We’re coming into the homestretch of the trip. This morning as I was getting ready the lady who cleans the place mentioned that it was her last day. I said yep. She said she had a favor to ask. I said what. She said he son doesn’t have shoes and could I give her some. I thought that was a little forward but of course it’s impossible to say no under the circumstances. And she’s a nice, poor lady. So I said sure, and gave her the choice between my sandals and my running shoes. She took the sandals. I also took her picture and printed it out for her. She really liked that, and I told her that if she comes back tomorrow, I’ll take one of her whole family. She also said, you ... read more
Dinner time

Africa » Mozambique » Central » Beira July 31st 2008

A couple days ago, Ryan received a text message saying that Care for Life had won 85,000 metacais (about $3,500) and a motorcycle from the phone company. We figured it was probably not legitimate, but it didn’t have any of the normal earmarks of a scam. It wasn’t asking for money, and it told us to go to the phone company rather than some other address. So we thought it was worth checking out. That’s what we did this morning. Unfortunately, it wasn’t legit. While we were out we visited several places looking for a Mozambique t-shirt. We saw a couple, but they were all too small. I bought one anyway. I suppose it’ll fit Ben. Or if I get really buff at some point I can squeeze into it and strut my stuff. Today ... read more
Sanding bunkbeds

Africa » Mozambique » Central » Beira July 30th 2008

Big day today. We went to an orphanage called Nhamantanda, about a 90-minute drive north of here. There were some pretty interesting things to see on our way there. One thing we saw was a government office along the road that looked like a weigh station would look in the US. There were six or eight speed bumps in the middle of the road, so we were crawling along for a quarter-mile or so. A bunch of guys trying to sell bags of cashews ran along the car for the whole time, trying to get us to buy. I probably would have if I hadn’t been so surprised by the whole thing, didn’t have my money out, etc. One of our group was taking pictures of them as they ran along. I thought that was ... read more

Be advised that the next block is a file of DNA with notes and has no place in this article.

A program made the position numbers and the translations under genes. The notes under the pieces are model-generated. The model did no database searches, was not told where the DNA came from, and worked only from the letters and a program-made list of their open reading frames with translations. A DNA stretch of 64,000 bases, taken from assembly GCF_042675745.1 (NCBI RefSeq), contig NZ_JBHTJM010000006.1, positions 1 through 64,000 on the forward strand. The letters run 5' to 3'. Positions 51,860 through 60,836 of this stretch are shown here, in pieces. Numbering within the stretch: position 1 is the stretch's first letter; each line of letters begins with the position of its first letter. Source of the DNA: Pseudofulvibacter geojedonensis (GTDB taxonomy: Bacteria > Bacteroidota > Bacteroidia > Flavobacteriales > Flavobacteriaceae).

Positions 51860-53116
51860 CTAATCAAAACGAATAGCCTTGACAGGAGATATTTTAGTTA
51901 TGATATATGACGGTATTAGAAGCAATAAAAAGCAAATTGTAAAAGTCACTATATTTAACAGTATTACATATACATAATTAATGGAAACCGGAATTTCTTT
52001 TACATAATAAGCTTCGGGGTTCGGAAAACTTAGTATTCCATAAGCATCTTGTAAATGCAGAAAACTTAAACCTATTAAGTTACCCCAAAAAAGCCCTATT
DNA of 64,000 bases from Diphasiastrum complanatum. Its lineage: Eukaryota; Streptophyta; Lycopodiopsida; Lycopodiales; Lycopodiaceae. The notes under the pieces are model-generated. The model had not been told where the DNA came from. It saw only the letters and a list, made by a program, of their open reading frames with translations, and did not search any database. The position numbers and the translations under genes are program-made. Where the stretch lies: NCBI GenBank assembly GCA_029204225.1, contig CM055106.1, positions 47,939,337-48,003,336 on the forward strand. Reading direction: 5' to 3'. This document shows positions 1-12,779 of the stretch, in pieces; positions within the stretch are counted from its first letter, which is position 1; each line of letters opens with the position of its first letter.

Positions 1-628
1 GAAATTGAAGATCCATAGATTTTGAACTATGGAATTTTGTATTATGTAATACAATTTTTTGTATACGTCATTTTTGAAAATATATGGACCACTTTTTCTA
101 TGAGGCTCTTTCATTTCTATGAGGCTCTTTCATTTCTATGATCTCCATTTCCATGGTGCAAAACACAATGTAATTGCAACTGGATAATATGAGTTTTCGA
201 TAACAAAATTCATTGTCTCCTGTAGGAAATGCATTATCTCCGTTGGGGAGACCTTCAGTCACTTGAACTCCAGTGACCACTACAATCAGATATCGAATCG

Watching the photos print
Street-side oil vendor
Busted phone?

Africa » Mozambique » Central » Beira July 29th 2008

Today we went back to Casa Banana to finish teaching sewing stuff. Before we did that, there was a brief Care for Life lesson on “the rights of children.” It’s interesting, I’ve seen several references to the “rights of children” here. They talk about it much more than we do in the States. Maybe that’s because as a practical matter children do not have many rights here. Among the rights they listed were the rights to “freedom from abuse,” “free time and toys,” “health,” “education,” “hospital,” “family,” “a name and nationality,” “a proper house,” and “food.” I guess that stuff sounds good but it ain’t the reality on the ground around here. Maybe that’s why they talk about it, because the goals are aspirational rather than actual. The Casa Banana kids finished sewing their puppets ... read more